This weekend Amsterdam's mighty ICP Orchestra rolls through town for a series of performance as a full ensemble and in small groups. The group was founded by pianist Misha Mengelberg (who's sitting out this tour) and drummer Han Bennink in 1974, and it's existed ever since with a goodly amount of turnover (past members have included John Tchicai, Peter Brötzmann, Alan Silva, Enrico Rava, Giancarlo Schiaffini, Steve Lacy, and George Lewis, among numerous others), though the current lineup has remained more or less the same for a decade and a half. Yet before this particular ensemble started, Mengelberg and Bennink had a very long history together dating back to 1961: in 1967 they formed Instant Composers Pool with reedist Willem Breuker as a musical cooperative. Among its efforts was launching a record label to chronicle some of its activity.
Last year ICP turned 45, and to mark the anniversary the label released a staggering box set containing the label's entire 50-item catalog on CD; the set also includes two CDs of previously unissued material and two DVDs of live performances. There's a gorgeous 120-page 12 x 12 book packed with photos by Pieter Boersma that documents much of ICP's history, along with a blueprint of Mengelberg's Fluxus-like "camel-chair" piece, and the cover of each set is customized by Bennink. The collection ain't cheap—€539 post paid from the Netherlands, which equals about $700—but it's a truly remarkable object packed with thrilling music, much of it incredibly hard to fine otherwise. Getting a genuine grip on this material could take several years of your life, and it would be time well spent. In fact, I've barely made a dent thus far. On the downside, there appears to be some sloppiness in the digital transfers—parts of ICP 025 (Extension Red, White & Blue)—which features ICP Orchestra playing the music of Herbie Nichols and was originally released only on cassette—sound like hell. Below you can check out a couple of pieces from some of the rarest items: "Rumboon" is a Mengelberg composition from the first ICP tentet album Tetterett, while "The New Duck" is the opening track from a 1974 Steve Lacy album with Bennink and synthesizer experimenter Michel Waisvisz called Lumps.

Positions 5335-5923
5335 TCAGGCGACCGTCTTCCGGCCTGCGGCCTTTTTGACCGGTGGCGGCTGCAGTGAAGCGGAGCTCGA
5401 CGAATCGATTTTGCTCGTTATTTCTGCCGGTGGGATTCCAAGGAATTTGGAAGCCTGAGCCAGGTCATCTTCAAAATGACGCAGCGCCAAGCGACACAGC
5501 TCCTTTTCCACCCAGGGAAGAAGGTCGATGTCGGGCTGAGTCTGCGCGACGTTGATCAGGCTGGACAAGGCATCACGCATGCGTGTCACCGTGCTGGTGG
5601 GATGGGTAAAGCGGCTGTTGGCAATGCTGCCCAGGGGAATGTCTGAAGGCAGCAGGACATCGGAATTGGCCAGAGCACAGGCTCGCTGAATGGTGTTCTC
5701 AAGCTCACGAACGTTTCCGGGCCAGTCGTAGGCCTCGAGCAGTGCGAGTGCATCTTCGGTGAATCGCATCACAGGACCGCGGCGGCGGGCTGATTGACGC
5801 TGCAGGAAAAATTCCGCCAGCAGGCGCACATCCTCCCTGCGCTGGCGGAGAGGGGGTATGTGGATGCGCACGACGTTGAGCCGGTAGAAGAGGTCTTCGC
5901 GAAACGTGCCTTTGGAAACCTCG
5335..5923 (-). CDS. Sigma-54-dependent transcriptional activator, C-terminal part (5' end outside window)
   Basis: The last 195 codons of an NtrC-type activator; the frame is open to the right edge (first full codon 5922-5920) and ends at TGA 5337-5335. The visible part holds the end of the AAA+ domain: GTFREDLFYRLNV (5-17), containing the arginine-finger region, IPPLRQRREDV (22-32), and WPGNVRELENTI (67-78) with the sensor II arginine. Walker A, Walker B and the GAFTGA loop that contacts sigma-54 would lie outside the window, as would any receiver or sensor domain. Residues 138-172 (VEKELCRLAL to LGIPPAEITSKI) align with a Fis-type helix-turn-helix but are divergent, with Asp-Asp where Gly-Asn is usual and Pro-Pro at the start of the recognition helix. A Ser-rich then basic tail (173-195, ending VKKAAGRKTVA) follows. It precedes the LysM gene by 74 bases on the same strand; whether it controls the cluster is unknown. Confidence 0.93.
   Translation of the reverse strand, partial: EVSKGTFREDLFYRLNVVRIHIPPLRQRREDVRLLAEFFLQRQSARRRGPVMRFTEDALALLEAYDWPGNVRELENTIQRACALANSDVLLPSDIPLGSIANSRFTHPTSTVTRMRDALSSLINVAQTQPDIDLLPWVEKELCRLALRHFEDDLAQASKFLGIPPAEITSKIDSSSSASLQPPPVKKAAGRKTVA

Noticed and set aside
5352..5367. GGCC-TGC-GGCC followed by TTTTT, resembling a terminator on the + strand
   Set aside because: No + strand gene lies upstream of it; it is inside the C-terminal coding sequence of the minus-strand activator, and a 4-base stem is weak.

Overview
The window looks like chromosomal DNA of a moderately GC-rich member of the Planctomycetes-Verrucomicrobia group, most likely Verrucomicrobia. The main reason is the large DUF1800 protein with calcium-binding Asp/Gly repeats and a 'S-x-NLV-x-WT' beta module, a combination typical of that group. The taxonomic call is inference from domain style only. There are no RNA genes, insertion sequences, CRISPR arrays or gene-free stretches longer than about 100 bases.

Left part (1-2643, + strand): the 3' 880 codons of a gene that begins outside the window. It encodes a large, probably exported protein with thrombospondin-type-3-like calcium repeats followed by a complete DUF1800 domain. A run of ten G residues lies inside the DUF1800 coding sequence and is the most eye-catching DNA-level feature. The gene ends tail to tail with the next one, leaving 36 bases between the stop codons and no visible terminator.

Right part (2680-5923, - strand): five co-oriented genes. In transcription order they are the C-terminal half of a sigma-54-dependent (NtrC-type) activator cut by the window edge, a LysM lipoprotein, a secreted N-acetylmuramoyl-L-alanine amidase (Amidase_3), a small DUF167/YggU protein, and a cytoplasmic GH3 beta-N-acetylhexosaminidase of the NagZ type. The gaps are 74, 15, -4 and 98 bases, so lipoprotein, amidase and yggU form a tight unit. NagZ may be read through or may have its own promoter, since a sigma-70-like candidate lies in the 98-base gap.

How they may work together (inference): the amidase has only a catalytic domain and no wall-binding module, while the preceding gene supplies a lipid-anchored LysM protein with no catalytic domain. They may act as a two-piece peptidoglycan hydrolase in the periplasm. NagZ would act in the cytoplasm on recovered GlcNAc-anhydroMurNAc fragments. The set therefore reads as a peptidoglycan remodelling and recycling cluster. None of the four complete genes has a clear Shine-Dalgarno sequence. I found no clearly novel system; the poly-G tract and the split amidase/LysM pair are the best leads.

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photo courtesy of ericreed.net
Last evening the pianist Eric Reed kicked off a four-night stand at the Jazz Showcase—he's joined by bassist Mike Gurrola and drummer Wesley Anderson. The Chicago visit comes on the heels of the pianist's second recent album examining the music of Thelonious Monk. The Dancing Monk (Savant), from 2011, was a trio effort, while last year's The Baddest Monk (Savant) was a quintet outing, and with the exception of saxophonist Seamus Blake most of the collaborators were new to Reed: trumpeter Etienne Charles, bassist Matt Clohesy, and drummer Henry Cole (rising singer José James makes a guest appearance on a reading of "'Round Midnight"). In his liner notes Reed writes, "The truth here is that we behaved in a most appropriately irreverent manner—we had our way with Monk." And indeed, Reed and company don't handle the indelible compositions of Monk (an iconoclast if there ever was one) with kid gloves, although they don't exactly work them over either. There's a driving funk in their version of "Rhythm-a-Ning," and "Bright Mississippi" receives a brisk 7/4 treatment. Below you can hear one of the strongest pieces on the album, a trio version of "Evidence" where Reed really digs into the knotty rhythms of Monk.